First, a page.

Thursday, November 3, 2005
August 27, 2005
Hood River County Sheriff Joe Wampler orchestrated two rescue operations at the same time on Thursday afternoon.
About 2 p.m. a cliff jumper sustained a hip injury at Lower Falls along the Eagle Creek trail near Cascade Locks. Within one hour of that emergency, a hiker at Tamanawas Falls along Highway 35 fell and hit his head during an allergic reaction to three bee stings.
Wampler was thankful that a third incident did not occur at the same time, or he would have had his resources stretched too thin. He said the U.S. Forest Service, Crag Rats, Cascade Locks Ambulance and Parkdale Fire Department all helped out at the scene within their respective jurisdictions.
Because of the high volume of recreation in the Gorge and on Mount Hood, Wampler is training each of his deputies to lead a search and rescue effort. He said that will allow him to turn over control to people at the scene and man a base camp if there are multiple problems occurring at once.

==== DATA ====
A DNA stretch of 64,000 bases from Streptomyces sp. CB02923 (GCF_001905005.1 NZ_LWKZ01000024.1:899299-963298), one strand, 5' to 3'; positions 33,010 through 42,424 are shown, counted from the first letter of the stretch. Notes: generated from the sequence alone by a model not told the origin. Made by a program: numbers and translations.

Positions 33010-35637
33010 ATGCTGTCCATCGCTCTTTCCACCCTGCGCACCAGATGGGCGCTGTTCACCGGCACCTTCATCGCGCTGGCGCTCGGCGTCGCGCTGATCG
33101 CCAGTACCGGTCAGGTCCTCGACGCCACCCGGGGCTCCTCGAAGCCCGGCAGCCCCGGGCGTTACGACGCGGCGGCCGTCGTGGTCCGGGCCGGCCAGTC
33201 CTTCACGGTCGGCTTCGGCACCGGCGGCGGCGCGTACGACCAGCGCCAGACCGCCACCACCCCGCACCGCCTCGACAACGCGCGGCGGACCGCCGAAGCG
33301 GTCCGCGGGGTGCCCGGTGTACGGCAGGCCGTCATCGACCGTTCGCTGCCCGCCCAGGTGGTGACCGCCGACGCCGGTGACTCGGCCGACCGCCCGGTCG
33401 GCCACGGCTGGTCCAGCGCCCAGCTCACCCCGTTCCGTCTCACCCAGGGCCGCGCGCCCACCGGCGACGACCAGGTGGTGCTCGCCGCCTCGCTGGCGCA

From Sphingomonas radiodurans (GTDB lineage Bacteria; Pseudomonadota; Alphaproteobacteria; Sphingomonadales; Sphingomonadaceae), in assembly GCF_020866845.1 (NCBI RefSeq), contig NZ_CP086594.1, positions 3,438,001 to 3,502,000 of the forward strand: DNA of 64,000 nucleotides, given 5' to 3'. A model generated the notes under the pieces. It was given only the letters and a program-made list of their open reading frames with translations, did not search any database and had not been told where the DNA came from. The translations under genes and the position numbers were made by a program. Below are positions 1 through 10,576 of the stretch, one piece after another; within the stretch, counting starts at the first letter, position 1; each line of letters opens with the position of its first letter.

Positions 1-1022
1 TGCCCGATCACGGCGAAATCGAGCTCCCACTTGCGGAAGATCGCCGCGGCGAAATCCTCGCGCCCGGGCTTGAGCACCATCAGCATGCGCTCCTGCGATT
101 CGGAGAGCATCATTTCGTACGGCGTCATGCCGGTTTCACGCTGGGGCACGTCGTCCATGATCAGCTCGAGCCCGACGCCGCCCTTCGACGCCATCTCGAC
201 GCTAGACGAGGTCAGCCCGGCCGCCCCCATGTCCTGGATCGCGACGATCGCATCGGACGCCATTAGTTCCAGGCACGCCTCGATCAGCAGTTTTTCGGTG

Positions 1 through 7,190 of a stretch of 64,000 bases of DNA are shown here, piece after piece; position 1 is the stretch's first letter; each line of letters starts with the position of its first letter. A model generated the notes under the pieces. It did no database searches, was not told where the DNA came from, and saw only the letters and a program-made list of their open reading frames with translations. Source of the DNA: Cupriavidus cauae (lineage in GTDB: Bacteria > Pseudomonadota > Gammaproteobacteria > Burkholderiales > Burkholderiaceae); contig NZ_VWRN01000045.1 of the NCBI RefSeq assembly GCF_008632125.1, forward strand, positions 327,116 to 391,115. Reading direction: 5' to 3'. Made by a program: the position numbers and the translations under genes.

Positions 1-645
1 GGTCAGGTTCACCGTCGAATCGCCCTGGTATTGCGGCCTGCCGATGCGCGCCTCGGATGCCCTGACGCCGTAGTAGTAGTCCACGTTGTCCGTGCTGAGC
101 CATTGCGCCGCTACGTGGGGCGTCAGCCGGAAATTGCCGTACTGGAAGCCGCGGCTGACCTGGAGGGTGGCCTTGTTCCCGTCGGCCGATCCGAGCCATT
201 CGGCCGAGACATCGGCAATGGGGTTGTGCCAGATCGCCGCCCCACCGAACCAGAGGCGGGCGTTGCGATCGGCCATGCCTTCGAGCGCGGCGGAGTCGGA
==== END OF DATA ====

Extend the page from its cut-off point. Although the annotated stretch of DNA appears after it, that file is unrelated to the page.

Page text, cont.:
“It gets pretty busy around here, especially during the summer months, and we need to be ready for whatever comes our way,” said Wampler.
He said there have been six rescues involving cliff jumpers along Eagle Creek this year alone. It took five hours on Aug. 25 for emergency personnel to carry a Portland man in his 20s from the scene. He was then transported by Cascade Locks medics to the Oregon Health Sciences University in Portland.
“That area is pretty remote and it is costing taxpayers a lot of money to get help in there. I plan to have a conversation with the Forest Service about this problem when the season is over,” said Wampler.
The Parkdale Fire Department sent 15 volunteers to transport the 60-year-old Hood River man from Tamanawas Falls to a waiting ambulance. He was then taken to Providence Hood River Memorial Hospital in Hood River for treatment of bee venom and a head laceration.
“This is bad time of year for bees and anyone allergic to stings should always carry an antidote kit to avoid a reaction,” said Wampler.
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I Can't Keep Quiet singers at "Citizen Town Hall"
‘I can’t keep quiet,’ sing members of an impromptu choir in front of Hood River Middle School Saturday prior to the citizen town hall for questions to Rep. Greg Walden. The song addresses female empowerment generally and sexual violence implicitly, and gained prominence during the International Women’s Day events in January. The singers braved a sudden squall to finish their song and about 220 people gathered in HRMS auditorium, which will be the scene of the April 12 town hall with Rep. Greg Walden, at 3 p.m. Enlarge